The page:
The architectures and mechanisms underlying language processing form one important part of the general structure of cognition. This book, written by leading experts in the field, brings together linguistic, psychological, and computational perspectives on some of the fundamental issues. Several general introductory chapters offer overviews on important psycholinguistic research frameworks and highlight both shared assumptions and controversial issues. Subsequent chapters explore syntactic and lexical mechanisms, the interaction of syntax and semantics in language understanding, and the implications for cognitive architecture.
|Publisher:||Cambridge University Press|
|Product dimensions:||5.98(w) x 8.98(h) x 1.02(d)|
Table of Contents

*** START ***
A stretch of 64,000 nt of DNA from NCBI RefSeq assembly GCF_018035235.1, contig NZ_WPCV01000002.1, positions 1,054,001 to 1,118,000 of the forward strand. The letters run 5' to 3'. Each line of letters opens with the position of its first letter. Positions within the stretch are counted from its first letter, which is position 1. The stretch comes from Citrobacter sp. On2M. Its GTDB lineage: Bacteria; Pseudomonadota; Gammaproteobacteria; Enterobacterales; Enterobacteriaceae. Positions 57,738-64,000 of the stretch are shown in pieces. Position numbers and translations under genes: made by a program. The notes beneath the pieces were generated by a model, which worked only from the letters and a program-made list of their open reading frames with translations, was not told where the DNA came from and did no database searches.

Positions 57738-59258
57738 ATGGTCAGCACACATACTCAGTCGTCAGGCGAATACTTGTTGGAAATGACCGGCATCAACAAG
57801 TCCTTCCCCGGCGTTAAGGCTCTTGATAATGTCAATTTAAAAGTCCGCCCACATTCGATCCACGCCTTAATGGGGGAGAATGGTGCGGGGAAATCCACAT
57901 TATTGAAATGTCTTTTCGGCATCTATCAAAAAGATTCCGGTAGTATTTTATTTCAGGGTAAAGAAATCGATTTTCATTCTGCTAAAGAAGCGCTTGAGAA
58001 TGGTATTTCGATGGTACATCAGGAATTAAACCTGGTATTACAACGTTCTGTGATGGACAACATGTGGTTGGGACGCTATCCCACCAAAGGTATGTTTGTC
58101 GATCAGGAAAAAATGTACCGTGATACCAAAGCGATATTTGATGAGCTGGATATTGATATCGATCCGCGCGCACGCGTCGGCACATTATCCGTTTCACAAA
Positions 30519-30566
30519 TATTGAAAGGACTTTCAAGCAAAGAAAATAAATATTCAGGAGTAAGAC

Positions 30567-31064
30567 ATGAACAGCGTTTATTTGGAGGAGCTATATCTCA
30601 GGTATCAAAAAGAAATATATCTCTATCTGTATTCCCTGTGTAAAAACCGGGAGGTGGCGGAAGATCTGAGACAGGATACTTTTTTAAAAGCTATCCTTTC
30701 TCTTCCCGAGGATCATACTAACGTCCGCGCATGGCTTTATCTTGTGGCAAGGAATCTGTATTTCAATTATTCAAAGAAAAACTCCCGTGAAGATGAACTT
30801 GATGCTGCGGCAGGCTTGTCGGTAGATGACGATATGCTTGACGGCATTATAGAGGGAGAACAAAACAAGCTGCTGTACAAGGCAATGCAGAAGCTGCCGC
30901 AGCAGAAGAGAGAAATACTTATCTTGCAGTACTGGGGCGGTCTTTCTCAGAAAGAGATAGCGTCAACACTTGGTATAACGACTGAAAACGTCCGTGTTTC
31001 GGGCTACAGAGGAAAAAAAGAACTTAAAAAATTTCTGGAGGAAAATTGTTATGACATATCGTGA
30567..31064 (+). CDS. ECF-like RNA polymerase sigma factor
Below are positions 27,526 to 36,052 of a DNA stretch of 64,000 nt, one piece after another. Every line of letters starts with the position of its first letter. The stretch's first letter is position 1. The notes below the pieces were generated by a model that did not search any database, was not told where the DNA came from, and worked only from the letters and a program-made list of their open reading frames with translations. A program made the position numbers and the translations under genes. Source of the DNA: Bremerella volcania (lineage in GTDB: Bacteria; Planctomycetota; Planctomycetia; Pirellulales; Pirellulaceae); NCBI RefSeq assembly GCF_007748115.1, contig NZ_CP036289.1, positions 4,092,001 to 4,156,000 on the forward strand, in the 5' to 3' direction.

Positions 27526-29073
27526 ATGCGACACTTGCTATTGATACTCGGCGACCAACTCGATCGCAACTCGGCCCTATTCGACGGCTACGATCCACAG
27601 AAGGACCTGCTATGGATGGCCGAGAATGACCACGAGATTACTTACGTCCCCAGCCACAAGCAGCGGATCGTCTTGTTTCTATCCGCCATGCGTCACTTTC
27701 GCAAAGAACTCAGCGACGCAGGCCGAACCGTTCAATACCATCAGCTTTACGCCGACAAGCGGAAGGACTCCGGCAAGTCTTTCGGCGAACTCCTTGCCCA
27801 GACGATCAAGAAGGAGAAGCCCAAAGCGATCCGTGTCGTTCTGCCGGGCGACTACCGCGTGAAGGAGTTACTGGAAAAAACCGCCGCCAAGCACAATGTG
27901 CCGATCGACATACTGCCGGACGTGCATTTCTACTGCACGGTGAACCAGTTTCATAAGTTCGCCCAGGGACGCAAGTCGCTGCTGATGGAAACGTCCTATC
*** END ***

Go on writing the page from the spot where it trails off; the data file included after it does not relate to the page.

Contributors; Preface; 1. Architectures and mechanisms in sentence comprehension Martin J. Pickering, Charles Clifton, Jr., and Matthew W. Crocker; Part I. Frameworks: 2. Evaluating models of human sentence processing Charles Clifton, Jr; 3. Specifying architectures for language processing: process, control, and memory in parsing and interpretation Richard L. Lewis; 4. Modeling thematic and discourse context effects with a multiple constraints approach: implications for the architecture of the language comprehension system Michael K. Tanenhaus, Michael J. Spivey-Knowlton, and Joy E. Hanna; 5. Late closure in context: some consequences for parsimony Gerry T. M. Altmann; Part II. Syntactic and Lexical Mechanisms: 6. The modular statistical hypothesis: exploring lexical category ambiguity Steffan Corley and Matthew W. Crocker; 7. Lexical syntax and parsing architecture Paola Merlo and Suzanne Stevenson; 8. Constituency, context, and connectionism in syntactic parsing James Henderson; Part III. Syntax and Semantics: 9. On the electrophysiology of language comprehension: implications for the human language system Colin Brown and Peter Hagoort; 10. Parsing and incremental understanding during reading Martin J. Pickering and Matthew J. Traxler; 11. Syntactic attachment and anaphor resolution: the two sides of relative clause attachment Barbara Hemforth, Lars Konieczny, and Christoph Scheepers; 12. Cross-linguistic psycholinguistics Marica De Vincenzi; Part IV. Interpretation: 13. On interpretation: minimal 'lowering' Lyn Frazier; 14. Focus effects associated with negative quantifiers Linda M. Moxey and Anthony J. Sanford; 15. Constraints and mechanisms in theories of anaphor processing Amit Almor; Author index; Subject index.